Economy and environment in the first millennium AD in Northern Scotland and the Northern Isles

Alldritt, Diane Marie (2003) Economy and environment in the first millennium AD in Northern Scotland and the Northern Isles. PhD thesis, University of Glasgow.

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Abstract

Environmental remains taken from five, first millennium AD study sites broadly covering the Mid-Late Iron Age to Late Norse periods were analysed during the course of this research. Archaeobotanical material, including cereal grain, weed seeds, peat, seaweed and charcoal were identified and combined with other archaeological evidence, in particular animal / fish bone fragments, metallurgical finds, and the structural context. Cereal grain discoveries together with an analysis of the weed ecology, indicated agricultural intensification occurring during the later Iron Age / Pictish period. Metalworking held an important economic position in Pictish society, and an examination of the fuel resources from the study areas indicated movement and exchange in raw resources, such as wood, charcoal, and metal ore, occurring between the Northern Isles and Mainland Scotland. With the arrival of the Norse this north - south exchange system ceases to be in evidence, and it is not until the Late Norse period that inter-regional trade on an east - west market exchange basis is seen at the study sites. Research undertaken for this thesis indicated a period of pastoral expansion during the Late Norse period, particularly reflected by an increased need for fodder, and the necessity to produce surplus goods, such as dried fish, cereal grain and butter, for long distance trade. However, the beginnings of a pastoral dairying economy and intensification in arable productivity were seen in the pre- Norse / Late Iron Age period.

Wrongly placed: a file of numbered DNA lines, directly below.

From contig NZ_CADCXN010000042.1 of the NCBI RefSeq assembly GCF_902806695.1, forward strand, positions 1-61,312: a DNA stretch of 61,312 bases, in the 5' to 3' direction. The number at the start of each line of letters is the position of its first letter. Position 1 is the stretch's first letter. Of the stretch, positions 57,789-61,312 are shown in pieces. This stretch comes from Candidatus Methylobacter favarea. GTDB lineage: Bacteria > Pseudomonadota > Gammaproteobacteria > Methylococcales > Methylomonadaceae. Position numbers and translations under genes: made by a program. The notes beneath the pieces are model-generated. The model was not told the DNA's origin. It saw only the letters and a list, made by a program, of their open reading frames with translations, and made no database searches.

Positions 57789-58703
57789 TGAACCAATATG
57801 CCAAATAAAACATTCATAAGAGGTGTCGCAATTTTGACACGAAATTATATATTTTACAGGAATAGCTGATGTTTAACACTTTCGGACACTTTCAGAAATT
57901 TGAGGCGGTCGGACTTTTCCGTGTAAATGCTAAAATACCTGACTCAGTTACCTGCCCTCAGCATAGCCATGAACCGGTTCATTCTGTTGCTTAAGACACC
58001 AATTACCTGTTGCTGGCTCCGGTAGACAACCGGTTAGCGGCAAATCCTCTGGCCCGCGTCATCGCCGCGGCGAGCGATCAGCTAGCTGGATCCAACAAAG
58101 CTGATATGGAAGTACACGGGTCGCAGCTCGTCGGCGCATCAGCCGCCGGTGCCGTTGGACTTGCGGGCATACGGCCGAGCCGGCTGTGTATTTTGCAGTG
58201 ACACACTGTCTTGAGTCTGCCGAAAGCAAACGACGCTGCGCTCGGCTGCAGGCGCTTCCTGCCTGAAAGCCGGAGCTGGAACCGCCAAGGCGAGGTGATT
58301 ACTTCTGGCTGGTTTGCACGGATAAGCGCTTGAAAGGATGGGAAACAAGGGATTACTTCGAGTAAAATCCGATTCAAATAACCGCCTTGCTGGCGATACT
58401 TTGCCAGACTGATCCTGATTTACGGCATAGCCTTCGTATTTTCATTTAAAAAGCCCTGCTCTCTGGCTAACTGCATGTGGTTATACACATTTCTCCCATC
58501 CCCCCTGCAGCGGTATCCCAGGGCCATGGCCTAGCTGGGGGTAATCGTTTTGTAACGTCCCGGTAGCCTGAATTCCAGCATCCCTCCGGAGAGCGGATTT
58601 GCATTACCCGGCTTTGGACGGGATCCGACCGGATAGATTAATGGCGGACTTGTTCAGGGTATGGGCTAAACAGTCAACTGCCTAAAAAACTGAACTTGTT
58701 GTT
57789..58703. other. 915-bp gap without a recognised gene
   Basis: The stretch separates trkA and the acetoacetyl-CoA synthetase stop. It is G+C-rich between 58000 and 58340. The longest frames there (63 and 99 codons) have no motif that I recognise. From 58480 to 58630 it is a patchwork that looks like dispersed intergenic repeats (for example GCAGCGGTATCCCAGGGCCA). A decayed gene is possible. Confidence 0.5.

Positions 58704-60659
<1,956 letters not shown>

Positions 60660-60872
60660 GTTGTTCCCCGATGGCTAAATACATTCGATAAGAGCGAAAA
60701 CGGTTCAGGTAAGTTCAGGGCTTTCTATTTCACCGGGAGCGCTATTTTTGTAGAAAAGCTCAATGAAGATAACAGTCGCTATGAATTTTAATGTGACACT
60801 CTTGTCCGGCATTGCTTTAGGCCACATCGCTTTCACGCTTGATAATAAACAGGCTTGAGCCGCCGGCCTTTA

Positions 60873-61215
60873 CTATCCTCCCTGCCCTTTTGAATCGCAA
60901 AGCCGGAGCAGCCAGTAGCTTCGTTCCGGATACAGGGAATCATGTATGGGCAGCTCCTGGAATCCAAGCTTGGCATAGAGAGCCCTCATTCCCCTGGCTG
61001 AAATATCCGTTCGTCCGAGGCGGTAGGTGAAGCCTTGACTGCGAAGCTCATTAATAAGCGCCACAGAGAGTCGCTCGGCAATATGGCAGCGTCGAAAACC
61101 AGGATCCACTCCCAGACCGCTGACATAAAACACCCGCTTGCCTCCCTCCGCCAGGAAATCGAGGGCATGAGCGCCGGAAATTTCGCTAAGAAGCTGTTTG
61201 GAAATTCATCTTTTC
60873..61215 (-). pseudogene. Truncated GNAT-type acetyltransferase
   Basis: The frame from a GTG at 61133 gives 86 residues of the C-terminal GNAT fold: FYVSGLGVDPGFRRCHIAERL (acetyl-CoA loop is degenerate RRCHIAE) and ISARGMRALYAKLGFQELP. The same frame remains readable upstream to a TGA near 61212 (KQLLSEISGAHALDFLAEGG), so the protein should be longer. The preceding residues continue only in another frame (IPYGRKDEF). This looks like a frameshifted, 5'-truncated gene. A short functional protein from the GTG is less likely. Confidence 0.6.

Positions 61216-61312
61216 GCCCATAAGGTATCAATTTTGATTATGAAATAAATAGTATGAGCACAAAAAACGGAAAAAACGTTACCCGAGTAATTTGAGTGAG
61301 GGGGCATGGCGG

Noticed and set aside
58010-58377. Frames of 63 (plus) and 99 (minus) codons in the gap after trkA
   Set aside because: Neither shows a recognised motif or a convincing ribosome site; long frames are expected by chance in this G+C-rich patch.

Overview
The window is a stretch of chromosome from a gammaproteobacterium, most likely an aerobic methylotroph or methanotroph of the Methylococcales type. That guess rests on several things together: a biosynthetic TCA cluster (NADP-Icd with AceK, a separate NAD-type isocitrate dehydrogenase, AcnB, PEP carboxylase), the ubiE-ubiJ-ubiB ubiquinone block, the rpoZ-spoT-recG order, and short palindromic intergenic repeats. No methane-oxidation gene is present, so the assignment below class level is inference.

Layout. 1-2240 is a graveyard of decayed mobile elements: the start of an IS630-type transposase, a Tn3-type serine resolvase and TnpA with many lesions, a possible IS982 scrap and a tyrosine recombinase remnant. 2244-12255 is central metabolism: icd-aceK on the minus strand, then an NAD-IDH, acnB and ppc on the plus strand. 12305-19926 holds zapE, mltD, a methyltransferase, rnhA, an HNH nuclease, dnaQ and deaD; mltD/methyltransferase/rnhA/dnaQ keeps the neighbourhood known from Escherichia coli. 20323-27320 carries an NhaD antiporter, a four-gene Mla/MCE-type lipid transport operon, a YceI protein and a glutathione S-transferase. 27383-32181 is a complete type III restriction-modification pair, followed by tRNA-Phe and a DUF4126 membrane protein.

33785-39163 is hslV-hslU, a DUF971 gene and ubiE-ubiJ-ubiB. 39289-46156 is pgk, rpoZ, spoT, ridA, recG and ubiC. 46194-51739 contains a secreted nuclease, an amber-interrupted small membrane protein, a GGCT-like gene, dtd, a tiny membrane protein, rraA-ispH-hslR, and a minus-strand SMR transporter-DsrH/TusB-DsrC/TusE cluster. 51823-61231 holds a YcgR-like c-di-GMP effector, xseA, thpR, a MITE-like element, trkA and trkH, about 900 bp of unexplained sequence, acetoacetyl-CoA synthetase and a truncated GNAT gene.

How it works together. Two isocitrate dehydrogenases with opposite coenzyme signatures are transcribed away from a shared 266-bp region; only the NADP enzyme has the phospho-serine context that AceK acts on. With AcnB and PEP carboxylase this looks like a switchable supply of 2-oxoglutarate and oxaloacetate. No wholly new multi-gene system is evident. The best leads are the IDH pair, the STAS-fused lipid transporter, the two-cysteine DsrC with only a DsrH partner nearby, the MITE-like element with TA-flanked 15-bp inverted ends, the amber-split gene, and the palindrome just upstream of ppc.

Item Type: Thesis (PhD)
Qualification Level: Doctoral
Additional Information: Adviser: Camilla Dickson
Keywords: Archaeology, Ancient history, Paleoecology
Date of Award: 2003
Depositing User: Enlighten Team
Unique ID: glathesis:2003-74158
Copyright: Copyright of this thesis is held by the author.
Date Deposited: 23 Sep 2019 15:33
Last Modified: 23 Sep 2019 15:33
URI: http://theses.gla.ac.uk/id/eprint/74158

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